What you need to know about vascular dementia

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Vascular dementia is caused by conditions that damage the blood vessels in the brain, depriving the brain of oxygen.

It is the second most common form of dementia, after Alzheimer’s disease, affecting almost a third of people over age 70.

Dementia causes a decline in brain function, or cognitive abilities, beyond what is expected from the normal aging process.

Dementia causes problems with memory, thinking, behavior, language skills, and decision making.

How is vascular dementia diagnosed?

To diagnose cognitive impairment and dementia, your healthcare provider may:

Ask about any symptoms you have such as problems carrying out daily activities;

Give you brief memory or thinking tests;

Ask to speak with a relative or friend who knows you well and can answer questions about your daily habits and behavior.

To determine whether vascular dementia is the cause of any cognitive impairment or dementia that you may have, your doctor will consider your medical history and your lifestyle (such as your eating patterns, physical activity level, sleep health, and whether you are or have been a smoker), and order imaging tests.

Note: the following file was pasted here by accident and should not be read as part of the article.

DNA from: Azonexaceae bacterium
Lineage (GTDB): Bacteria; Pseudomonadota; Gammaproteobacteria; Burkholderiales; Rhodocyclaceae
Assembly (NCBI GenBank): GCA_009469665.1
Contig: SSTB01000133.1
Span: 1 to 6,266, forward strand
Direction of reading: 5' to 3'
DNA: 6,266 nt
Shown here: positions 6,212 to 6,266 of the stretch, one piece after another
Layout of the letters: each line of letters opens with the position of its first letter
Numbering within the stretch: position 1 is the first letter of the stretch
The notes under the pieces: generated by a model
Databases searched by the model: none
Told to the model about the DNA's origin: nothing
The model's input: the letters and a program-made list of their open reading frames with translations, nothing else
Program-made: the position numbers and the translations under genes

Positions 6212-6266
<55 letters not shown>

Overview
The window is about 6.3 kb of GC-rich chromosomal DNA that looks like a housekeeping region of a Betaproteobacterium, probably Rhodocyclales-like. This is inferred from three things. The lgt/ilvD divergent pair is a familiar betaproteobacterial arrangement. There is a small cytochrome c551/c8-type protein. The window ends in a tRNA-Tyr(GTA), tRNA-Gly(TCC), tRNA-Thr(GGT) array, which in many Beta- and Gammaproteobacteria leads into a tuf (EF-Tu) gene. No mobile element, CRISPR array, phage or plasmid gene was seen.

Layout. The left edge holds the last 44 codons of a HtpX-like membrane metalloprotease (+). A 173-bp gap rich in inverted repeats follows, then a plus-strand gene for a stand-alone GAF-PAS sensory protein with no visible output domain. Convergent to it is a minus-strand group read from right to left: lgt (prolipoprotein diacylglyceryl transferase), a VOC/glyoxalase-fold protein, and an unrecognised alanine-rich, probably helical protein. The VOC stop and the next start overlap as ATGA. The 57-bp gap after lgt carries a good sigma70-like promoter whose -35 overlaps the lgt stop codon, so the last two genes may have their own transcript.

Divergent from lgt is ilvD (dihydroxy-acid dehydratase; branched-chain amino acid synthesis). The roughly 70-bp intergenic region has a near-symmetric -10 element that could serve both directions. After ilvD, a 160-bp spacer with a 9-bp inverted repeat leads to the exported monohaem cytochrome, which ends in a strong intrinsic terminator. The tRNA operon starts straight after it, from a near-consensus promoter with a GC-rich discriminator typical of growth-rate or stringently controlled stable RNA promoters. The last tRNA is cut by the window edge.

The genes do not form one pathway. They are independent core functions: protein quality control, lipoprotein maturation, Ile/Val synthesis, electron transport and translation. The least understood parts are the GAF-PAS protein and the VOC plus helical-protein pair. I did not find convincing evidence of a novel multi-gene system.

Diagnosis can take time. This is because it is often difficult to tell whether symptoms are a result of problems with the blood vessels, as is the case with vascular dementia, or whether they are from Alzheimer’s disease.

What causes vascular dementia?

Vascular dementia is caused by conditions that damage the blood vessels in the brain or interfere with proper blood flow and oxygen delivery to the brain.

This oxygen shortage inhibits the brain’s ability to work as well as it should. For example, stroke blocks blood flow to the brain, decreasing oxygen.

However, high blood pressure, high cholesterol, and smoking also increase the risk of vascular dementia. Vascular dementia may happen by itself or with Alzheimer’s disease.

How is it treated?

If your doctor diagnoses you with vascular dementia, your treatment plan may include taking medicine or using medical devices to manage other conditions, such as high blood pressure, atherosclerosis, or sleep apnea, that may cause your vascular dementia to worsen.

Your doctor may also recommend that you adopt heart-healthy lifestyle changes, such as heart-healthy eating, which includes limiting alcohol, getting regular physical activity, aiming for a healthy weight; quitting smoking; and managing stress.

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